Sade (pronounced “shah-day”) is a Grammy-winning British smooth jazz band named after their lead singer Sade Adu. The band’s music features elements of jazz, funk, soul and rnb.
Sade was formed in 1982, when members of a Latino-soul band Pride — Sade Adu, (real name Helen Folasade Adu - born 16 January 1959 in Ibadan, Nigeria) Stuart Matthewman and Paul Spencer Denman — together with Paul Cook formed a splinter group and began to write their own material. Sade made their debut in December 1982 at Ronnie Scott’s Club in London, England, in support of Pride. Later, in 1983, Andrew Hale joined Sade. In 1984 Paul Cook left the band.
Sade Adu, the band’s singer, is the daughter of a Nigerian father and an English mother. After her mother returned to England, Sade grew up on the North End of London. Developing a good singing voice in her teens, Sade worked part-time jobs in and outside of the music business. She listened to Ray Charles, Nina Simone, Al Green, Aretha Franklin, and Billie Holliday. Sade studied fashion design at St. Martin’s School of Art in London while also doing some modeling on the side.
Around 1980, Adu started singing harmony with a latin funk group called Arriva. One of the more popular numbers that the group would perform was a Sade original co-written with bandmember Ray St. John, “Smooth Operator,” that would later become Sade’s first stateside hit. The following year Adu joined the eight-piece funk band Pride as a background singer. The band included future Sade band members guitarist/saxophonist Stuart Matthewman (a key player in ’90s urban soul singer Maxwell’s success) and bassist Paul Denman. The concept of the group was that there could shoot-offs. In essence, a few members within the main group Pride formed mini-groups that would be the opening act. Pride did a lot of shows around London, stirring up record company interest. Initially, the labels wanted to only sign Adu, while the group members wanted a deal for the whole band. After a year, the other band members told Adu, Matthewman, and Denman to go ahead and sign a deal. Adding keyboardist Andrew Hale, the group signed to the U.K. division of Epic Records.
In May 1983, Sade performed at Danceteria Club in New York, NY, United States. It was the first US Sade show. They received more attention from the media and record companies and separated finally. On 18 October 1983 Sade Adu signed with Epic Records. The rest of the band signed in 1984. All Sade albums were released through this label.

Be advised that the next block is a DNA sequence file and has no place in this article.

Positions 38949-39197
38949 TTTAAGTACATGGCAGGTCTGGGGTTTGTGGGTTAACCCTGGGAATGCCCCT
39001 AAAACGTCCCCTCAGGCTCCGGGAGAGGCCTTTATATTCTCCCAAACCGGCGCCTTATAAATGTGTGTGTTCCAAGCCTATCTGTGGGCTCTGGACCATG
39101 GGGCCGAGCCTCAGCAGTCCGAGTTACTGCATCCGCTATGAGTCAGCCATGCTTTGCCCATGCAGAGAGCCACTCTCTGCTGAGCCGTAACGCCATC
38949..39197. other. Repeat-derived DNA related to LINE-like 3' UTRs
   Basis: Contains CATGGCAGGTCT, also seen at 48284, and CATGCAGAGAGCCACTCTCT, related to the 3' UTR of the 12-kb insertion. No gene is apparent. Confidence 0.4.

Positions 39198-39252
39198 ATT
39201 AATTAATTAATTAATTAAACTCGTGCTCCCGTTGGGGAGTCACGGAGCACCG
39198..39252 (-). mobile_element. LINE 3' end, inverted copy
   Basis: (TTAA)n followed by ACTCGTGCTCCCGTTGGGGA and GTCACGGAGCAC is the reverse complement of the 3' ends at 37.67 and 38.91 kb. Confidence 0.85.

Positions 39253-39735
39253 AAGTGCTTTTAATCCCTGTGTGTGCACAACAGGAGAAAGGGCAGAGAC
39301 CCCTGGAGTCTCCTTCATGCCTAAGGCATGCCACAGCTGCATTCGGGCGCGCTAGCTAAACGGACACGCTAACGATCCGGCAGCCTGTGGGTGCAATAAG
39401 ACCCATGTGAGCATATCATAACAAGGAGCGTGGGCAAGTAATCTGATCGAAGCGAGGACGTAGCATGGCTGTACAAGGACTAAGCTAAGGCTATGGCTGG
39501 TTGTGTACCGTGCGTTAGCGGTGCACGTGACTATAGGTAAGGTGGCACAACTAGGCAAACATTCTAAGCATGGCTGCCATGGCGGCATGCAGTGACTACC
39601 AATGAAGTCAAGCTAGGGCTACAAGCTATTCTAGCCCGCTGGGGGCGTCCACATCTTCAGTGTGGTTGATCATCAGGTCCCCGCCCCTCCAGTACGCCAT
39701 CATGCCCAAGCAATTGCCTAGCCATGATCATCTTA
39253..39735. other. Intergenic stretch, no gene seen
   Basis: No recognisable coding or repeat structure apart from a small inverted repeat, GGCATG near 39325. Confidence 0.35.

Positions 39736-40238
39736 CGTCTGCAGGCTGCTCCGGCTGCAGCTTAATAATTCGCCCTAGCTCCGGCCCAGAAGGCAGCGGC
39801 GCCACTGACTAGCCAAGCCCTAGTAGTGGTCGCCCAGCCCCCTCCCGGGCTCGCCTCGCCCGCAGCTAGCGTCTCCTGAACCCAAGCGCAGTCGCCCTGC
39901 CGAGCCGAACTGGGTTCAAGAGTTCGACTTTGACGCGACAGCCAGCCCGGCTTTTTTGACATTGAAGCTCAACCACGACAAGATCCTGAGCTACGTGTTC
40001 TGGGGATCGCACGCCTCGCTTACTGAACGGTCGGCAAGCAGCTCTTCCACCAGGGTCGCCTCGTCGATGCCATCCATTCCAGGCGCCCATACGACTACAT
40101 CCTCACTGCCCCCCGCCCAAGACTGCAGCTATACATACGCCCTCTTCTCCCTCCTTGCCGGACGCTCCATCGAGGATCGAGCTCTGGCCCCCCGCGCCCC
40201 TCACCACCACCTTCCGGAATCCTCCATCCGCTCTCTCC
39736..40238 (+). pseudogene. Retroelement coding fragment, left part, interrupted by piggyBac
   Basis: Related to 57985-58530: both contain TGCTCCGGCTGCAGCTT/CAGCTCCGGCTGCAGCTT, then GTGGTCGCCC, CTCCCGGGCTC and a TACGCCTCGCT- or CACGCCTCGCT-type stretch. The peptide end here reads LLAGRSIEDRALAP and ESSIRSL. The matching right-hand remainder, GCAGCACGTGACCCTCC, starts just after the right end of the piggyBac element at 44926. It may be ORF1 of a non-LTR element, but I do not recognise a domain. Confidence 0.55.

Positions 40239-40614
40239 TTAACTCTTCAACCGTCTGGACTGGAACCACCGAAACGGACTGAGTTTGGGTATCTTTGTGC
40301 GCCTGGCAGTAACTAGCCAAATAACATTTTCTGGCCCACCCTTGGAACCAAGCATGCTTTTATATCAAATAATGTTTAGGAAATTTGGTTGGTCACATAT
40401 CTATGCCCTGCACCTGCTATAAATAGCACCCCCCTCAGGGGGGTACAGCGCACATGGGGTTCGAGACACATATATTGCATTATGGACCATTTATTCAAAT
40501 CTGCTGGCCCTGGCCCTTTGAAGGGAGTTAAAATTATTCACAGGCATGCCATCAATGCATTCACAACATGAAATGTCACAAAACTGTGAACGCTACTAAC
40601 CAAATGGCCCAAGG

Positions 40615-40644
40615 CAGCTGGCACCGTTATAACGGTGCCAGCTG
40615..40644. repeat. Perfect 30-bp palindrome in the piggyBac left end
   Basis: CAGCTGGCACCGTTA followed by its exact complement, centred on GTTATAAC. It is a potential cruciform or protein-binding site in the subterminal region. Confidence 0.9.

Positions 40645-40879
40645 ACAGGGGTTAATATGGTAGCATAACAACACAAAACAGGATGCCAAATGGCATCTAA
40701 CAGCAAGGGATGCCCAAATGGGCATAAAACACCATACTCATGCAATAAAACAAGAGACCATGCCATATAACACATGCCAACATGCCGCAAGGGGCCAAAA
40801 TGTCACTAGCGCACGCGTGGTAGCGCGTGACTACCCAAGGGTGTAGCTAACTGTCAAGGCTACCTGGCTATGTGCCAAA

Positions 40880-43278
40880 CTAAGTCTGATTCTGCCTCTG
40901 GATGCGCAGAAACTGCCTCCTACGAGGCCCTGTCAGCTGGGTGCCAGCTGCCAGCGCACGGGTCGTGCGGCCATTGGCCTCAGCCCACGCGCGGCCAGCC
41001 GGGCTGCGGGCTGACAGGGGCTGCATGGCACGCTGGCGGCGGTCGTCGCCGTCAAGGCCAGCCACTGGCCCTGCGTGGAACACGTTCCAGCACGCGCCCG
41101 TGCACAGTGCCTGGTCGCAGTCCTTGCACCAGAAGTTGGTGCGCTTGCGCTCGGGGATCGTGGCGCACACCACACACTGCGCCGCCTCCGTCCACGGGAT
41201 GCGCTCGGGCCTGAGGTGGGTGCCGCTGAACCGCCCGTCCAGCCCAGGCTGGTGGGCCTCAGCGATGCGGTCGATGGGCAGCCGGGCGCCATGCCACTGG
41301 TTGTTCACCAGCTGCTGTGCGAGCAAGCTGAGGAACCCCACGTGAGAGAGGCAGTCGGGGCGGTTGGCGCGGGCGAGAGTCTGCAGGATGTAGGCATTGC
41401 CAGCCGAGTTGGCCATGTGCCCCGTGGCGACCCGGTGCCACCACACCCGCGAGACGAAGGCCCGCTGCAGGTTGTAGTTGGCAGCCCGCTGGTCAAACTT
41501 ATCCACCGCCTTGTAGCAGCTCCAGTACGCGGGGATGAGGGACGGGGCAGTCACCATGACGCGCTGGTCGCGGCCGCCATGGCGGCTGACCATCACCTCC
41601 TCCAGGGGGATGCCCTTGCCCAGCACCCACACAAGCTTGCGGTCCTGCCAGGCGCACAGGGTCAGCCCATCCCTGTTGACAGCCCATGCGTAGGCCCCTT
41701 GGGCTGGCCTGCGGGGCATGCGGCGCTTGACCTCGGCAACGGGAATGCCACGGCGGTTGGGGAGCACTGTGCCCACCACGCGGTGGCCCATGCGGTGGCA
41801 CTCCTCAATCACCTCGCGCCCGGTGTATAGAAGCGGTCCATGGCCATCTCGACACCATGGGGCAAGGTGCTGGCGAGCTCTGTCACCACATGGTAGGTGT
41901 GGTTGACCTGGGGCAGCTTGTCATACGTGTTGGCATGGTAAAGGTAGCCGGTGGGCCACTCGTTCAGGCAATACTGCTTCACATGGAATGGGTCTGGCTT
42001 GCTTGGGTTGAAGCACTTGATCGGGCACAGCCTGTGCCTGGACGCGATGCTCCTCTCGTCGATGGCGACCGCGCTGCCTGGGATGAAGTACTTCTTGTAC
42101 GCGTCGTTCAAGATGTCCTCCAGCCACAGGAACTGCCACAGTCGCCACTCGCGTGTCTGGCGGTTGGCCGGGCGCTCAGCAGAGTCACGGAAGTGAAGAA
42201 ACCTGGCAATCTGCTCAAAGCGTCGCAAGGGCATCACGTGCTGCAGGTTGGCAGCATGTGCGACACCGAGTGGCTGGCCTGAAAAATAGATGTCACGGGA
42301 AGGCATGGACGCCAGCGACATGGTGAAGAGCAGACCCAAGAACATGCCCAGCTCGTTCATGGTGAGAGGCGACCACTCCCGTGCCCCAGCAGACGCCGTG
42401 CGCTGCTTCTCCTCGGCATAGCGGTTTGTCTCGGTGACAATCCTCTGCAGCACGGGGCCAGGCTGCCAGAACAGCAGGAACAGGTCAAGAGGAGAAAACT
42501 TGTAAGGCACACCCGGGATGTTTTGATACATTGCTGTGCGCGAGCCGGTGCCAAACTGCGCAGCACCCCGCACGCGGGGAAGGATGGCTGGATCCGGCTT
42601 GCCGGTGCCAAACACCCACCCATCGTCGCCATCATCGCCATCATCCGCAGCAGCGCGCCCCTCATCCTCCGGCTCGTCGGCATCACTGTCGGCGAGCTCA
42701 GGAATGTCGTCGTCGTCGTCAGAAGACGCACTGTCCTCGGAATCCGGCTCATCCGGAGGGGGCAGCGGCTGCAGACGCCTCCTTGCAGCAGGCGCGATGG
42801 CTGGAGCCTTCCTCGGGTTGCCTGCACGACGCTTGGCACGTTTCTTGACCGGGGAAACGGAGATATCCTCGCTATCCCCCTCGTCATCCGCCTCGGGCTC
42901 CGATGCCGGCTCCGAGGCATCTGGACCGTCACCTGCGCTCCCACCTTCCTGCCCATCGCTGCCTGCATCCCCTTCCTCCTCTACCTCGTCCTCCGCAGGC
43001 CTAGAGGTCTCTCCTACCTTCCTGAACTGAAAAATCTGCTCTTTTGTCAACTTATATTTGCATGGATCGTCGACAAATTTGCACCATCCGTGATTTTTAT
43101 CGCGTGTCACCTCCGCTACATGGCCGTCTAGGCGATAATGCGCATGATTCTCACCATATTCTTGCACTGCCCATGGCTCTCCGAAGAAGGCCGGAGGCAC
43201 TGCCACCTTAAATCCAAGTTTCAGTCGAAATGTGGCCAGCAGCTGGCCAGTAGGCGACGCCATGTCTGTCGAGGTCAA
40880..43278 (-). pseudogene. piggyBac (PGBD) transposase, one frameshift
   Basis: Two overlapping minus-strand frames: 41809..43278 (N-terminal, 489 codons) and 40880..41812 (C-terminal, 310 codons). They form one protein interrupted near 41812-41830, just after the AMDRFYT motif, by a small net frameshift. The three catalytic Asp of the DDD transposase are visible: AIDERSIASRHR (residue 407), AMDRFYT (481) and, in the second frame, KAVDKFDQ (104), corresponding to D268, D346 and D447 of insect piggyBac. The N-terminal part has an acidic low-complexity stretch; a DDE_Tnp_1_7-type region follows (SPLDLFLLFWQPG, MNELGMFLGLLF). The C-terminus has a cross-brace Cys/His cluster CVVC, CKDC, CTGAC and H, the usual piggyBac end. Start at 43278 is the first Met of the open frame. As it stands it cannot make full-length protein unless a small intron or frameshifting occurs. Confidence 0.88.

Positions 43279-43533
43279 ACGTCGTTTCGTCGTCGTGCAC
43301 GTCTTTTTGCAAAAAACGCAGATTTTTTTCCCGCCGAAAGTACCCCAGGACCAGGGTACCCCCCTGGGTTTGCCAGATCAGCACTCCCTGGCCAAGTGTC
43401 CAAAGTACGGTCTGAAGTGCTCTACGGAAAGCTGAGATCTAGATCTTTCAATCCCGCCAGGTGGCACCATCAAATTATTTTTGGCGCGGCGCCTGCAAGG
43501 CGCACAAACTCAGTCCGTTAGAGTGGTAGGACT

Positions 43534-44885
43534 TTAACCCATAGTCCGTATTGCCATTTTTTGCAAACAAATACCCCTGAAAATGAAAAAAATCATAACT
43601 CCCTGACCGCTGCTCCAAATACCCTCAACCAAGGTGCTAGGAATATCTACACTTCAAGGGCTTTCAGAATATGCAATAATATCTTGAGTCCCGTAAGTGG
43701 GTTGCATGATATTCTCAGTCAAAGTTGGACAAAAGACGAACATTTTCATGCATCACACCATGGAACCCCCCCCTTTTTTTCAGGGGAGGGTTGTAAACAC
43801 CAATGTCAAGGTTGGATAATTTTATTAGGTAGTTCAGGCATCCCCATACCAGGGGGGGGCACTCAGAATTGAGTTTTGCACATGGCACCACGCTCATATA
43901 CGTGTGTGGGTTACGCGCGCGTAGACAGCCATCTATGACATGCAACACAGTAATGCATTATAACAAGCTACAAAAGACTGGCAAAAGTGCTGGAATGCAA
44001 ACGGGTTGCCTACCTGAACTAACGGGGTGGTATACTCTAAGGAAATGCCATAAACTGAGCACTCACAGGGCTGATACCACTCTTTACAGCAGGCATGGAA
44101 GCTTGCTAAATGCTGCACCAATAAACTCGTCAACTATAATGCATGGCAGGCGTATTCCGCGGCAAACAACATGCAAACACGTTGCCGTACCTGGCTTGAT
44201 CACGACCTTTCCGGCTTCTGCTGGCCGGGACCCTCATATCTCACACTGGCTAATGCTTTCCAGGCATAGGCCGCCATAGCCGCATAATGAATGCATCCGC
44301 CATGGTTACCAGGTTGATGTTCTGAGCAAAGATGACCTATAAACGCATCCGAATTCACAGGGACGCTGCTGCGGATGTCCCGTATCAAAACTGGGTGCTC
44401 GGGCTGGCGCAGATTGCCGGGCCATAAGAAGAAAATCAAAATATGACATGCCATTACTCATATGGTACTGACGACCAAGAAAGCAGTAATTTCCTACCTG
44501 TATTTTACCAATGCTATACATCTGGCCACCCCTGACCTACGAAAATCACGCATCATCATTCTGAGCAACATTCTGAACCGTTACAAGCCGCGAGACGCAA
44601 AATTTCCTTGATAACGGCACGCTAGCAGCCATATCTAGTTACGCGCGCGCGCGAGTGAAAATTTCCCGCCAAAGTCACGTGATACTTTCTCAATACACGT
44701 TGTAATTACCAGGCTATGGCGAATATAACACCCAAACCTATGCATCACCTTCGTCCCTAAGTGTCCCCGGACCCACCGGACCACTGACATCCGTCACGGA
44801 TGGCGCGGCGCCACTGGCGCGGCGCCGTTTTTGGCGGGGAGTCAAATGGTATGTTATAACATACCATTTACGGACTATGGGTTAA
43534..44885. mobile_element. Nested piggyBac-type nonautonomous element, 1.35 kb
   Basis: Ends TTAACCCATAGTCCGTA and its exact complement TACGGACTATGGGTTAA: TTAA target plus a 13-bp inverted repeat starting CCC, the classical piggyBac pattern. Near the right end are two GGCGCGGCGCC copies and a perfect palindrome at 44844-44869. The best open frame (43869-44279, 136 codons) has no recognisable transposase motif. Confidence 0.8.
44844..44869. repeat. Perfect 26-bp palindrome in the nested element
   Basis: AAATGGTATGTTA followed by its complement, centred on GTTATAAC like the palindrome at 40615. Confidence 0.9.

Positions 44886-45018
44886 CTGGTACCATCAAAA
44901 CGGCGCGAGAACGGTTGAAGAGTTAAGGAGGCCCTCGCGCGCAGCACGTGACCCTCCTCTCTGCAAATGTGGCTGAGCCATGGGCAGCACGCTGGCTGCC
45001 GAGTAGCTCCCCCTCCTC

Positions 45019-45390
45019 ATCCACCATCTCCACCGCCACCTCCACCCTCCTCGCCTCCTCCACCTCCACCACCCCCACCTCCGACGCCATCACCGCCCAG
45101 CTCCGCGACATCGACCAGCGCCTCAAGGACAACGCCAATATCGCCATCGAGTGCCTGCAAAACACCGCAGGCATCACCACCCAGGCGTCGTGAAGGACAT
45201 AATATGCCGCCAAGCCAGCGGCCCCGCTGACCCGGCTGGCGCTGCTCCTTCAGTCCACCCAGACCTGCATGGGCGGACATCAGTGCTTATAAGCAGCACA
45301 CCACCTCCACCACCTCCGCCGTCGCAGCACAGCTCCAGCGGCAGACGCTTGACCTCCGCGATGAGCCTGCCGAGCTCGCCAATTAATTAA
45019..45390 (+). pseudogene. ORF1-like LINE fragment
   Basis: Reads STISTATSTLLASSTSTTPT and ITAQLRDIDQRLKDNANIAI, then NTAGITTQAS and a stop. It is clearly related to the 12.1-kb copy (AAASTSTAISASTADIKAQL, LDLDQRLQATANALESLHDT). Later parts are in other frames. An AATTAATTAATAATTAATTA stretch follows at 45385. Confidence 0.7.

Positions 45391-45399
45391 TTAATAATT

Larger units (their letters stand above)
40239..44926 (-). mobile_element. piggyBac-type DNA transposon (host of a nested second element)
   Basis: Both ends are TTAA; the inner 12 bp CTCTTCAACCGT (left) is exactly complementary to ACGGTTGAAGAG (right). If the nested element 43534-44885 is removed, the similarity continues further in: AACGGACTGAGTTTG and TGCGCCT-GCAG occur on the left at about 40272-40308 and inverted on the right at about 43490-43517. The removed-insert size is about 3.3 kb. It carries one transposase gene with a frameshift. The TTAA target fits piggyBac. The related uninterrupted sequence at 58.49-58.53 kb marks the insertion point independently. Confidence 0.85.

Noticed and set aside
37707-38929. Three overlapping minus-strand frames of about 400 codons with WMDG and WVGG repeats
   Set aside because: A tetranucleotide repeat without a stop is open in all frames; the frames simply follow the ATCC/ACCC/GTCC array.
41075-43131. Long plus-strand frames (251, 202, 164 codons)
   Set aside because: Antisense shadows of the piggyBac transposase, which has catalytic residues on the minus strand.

Their debut album, Diamond Life (with overall production by Robin Millar), went Top Ten in the U.K. in late 1984. January 1985 saw the album released on CBS’ Portrait label and by spring it went platinum off the strength of the Top Ten singles “Smooth Operator” and “Hang on to Your Love.” The second album, Promise (November 1985), featured “Never As Good As the First Time” and arguably her signature song, “The Sweetest Taboo,” which stayed on the U.S. pop charts for six months. Sade was so popular that some radio stations reinstated the ’70s practice of playing album tracks, adding “Is It a Crime” and “Tar Baby” to their play lists. In 1986, Sade won a Grammy for Best New Artist.
Sade’s third album was 1988’s Stronger Than Pride and featured their first number one soul single “Paradise,” “Nothing Can Come Between Us,” and “Keep Looking.” A new Sade album didn’t appear for four years. 1992’s Love Deluxe continued the unbroken streak of multi-platinum Sade albums, spinning off the hits “No Ordinary Love,” “Feel No Pain,” and “Pearls.” While the album’s producer Mike Pela, Matthewman, Denman, and Hale have gone on to other projects. The new millennium did spark a new scene for Sade. She issued Lovers Rock in fall 2000 and incoporated more mainstream elements than ever before. Debut single “By Your Side” was also a hit among radio and adult-contemporary listerners. The following summer, Sade embarked on their first tour in more than a decade, selling out countless dates across America. In early 2002, Sade celebrated their success of the tour by releasing their first ever live album and DVD, Lovers Live.
Sade made a great contribution to development of modern music. They dismantled many of the old music business ways and quite promptly became a fully functioning autonomous unit with a firm grip on every aspect of the recording process.
Sade is first and foremost a live act. Sade Adu said in one of her interviews: “When we play I know that the people love the music. I can feel it.” Throughout their history, Sade have always attracted a diverse, multi-racial audience who are drawn by the band’s open-minded approach to music. “And that’s the best thing we’ve achieved.”